Join us in Miami (May 13 – 16) for this year’s Exceedance, and in addition to our keynote presentations (and of course, social events, The Expert Bar, our thirtieth anniversary, and the EP), the mainstay of our conference focuses on sessions spanning across seven in-depth “track” themes.

Our tracks cover a broad range within its defined theme over two days, with educational sessions, panel discussions, case studies, and “how-to” and technical deep-dives. All the track descriptors are available on the Exceedance website. Attendees can immerse themselves in a single track or pick and mix across all seven to create their perfect agenda.

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European Windstorm: The Name Game

Tanja Dallafior – Modeler, Event Response, RMS

Michèle Lai – Product Manager, Model Product Management, RMS

Tom Sabbatelli – Manager – Event Response, RMS

A typical European windstorm season usually spans from October to March, with a peak of activity during the winter months. But with a quiet and sunny February, due to a strong blocking situation in Western Europe, had spring arrived? No, Mother Nature decided differently, and March came with its series of windstorms, and although March is not over yet, let’s look at what has happened so far.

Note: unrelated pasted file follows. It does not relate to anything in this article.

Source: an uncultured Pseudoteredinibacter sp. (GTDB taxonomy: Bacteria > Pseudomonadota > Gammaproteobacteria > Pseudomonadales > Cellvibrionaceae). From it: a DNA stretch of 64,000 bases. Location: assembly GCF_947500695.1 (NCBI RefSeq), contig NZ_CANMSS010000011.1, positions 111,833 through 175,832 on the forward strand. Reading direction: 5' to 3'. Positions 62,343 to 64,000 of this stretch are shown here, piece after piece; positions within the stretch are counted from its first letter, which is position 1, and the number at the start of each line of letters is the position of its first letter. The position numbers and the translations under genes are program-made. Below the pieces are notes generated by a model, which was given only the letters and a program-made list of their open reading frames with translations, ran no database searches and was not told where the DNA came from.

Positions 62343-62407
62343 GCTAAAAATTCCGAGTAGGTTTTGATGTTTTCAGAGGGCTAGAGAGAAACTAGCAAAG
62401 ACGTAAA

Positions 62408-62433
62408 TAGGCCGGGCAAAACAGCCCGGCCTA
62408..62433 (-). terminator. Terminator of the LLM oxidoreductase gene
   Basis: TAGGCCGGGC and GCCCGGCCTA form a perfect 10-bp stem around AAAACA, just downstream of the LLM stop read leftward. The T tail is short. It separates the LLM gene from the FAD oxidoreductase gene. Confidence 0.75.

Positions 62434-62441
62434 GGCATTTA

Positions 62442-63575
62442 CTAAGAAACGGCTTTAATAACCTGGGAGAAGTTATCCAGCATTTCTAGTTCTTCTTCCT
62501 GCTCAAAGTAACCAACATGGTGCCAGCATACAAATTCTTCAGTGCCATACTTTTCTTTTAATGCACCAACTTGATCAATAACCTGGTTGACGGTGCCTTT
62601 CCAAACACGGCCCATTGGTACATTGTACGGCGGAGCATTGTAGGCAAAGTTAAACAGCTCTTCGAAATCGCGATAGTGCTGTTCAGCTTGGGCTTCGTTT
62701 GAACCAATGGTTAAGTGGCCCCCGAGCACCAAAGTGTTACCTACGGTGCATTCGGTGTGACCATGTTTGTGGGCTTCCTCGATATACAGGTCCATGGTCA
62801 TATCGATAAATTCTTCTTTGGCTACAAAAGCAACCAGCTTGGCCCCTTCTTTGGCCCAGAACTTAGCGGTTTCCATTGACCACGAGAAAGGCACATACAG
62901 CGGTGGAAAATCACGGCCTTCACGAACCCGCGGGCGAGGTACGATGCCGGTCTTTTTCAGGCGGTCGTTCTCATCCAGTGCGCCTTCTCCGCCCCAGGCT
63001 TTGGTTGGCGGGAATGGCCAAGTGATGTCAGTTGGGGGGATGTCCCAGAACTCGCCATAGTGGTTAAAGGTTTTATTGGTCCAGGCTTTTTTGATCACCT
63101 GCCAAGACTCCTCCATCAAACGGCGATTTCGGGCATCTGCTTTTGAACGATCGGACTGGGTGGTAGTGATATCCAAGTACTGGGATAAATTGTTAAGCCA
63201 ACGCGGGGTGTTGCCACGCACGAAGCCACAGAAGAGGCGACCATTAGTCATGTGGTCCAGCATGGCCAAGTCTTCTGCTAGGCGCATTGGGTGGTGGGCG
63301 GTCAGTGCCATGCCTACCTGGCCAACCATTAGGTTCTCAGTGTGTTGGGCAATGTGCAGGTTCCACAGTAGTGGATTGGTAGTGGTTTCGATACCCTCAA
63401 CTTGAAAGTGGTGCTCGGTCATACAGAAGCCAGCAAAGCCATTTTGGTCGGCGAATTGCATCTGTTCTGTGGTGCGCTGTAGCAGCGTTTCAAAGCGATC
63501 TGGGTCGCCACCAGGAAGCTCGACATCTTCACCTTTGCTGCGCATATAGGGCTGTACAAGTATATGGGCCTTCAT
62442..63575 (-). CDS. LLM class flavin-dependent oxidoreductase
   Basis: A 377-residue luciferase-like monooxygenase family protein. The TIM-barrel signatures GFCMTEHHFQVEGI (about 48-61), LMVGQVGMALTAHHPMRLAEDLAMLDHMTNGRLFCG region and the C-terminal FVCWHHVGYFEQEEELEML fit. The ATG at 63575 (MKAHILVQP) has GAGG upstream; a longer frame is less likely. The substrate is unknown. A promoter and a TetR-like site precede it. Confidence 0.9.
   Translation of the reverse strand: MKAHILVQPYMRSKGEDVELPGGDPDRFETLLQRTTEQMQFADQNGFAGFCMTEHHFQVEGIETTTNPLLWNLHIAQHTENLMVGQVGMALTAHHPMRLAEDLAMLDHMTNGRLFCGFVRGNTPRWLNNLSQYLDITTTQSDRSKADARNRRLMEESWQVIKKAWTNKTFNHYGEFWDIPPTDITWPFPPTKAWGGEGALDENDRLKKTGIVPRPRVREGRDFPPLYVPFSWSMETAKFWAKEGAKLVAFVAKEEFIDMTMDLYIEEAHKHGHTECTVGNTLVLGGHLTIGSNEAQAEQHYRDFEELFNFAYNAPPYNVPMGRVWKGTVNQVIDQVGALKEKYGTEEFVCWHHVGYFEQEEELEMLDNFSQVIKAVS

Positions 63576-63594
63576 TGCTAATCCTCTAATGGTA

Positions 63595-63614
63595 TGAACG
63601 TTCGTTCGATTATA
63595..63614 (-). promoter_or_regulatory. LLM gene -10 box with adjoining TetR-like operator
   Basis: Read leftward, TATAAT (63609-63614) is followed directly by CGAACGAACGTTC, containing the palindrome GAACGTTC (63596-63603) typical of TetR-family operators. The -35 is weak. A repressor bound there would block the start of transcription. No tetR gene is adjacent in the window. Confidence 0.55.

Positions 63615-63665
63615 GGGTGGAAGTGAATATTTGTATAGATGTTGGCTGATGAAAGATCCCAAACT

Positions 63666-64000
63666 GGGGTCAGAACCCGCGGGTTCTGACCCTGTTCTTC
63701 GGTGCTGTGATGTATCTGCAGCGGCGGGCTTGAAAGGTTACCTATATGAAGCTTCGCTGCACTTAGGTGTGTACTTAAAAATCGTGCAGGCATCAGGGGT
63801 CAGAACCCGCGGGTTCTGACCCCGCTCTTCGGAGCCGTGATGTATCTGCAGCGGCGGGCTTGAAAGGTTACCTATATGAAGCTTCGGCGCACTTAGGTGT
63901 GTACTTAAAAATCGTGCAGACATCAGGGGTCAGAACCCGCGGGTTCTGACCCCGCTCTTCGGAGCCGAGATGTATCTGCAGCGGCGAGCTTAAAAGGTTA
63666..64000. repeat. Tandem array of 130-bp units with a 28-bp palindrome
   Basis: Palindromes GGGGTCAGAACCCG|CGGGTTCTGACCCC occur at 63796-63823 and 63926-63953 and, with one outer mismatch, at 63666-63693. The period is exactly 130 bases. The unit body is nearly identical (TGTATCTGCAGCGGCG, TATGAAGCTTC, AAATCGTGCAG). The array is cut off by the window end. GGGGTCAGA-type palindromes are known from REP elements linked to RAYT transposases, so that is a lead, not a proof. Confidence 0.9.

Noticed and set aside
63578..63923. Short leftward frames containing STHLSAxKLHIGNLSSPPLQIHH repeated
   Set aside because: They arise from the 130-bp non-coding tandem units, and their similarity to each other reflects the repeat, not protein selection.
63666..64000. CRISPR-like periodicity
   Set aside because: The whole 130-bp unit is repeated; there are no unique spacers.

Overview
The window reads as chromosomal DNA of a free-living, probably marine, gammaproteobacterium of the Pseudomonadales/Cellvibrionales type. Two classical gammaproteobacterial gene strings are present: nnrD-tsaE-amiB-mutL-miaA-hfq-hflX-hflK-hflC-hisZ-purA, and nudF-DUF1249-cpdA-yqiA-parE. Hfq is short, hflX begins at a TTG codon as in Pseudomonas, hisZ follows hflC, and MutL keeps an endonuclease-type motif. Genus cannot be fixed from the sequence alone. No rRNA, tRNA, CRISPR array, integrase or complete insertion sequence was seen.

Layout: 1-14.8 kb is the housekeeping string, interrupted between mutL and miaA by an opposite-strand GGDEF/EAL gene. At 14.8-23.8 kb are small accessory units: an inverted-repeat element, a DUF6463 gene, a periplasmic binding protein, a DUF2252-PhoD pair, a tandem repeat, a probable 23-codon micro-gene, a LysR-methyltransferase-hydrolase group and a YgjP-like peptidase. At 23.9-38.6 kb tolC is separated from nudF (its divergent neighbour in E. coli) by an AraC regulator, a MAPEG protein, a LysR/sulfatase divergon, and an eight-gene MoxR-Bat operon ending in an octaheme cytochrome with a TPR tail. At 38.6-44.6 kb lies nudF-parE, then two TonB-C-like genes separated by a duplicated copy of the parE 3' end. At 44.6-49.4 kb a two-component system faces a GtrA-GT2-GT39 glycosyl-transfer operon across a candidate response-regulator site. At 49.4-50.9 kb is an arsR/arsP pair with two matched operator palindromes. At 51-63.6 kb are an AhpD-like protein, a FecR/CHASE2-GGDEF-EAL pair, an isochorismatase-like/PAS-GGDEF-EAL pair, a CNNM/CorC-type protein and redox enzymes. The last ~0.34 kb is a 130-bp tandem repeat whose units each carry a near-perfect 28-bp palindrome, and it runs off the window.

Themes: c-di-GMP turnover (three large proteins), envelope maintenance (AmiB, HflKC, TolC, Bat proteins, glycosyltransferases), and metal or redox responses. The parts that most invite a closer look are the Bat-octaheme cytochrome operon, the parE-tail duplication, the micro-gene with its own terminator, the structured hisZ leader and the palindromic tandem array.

What’s in a Name?

March 2019 started with the formation of a westerly weather pattern that prevailed until March 16-17, and an unstable atmospheric situation that brought a series of eight spring storms passing through Europe in just over two weeks. This series of storms brought damage and disruption across Europe, with uprooted trees, power outages, transport interruptions on road, rail, and in the air, injuries and even fatalities were reported.

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The Age of Innocence

Professor Ilan Noy holds a unique ”Chair in the Economics of Disasters” at the Victoria University of Wellington, New Zealand. He has proposed in a couple of research papers that instead of counting disaster deaths and economic costs, we should report the “expected life-years” lost, not only for human casualties but also for the life-years of work that will be required to repair all the damage to buildings and infrastructure.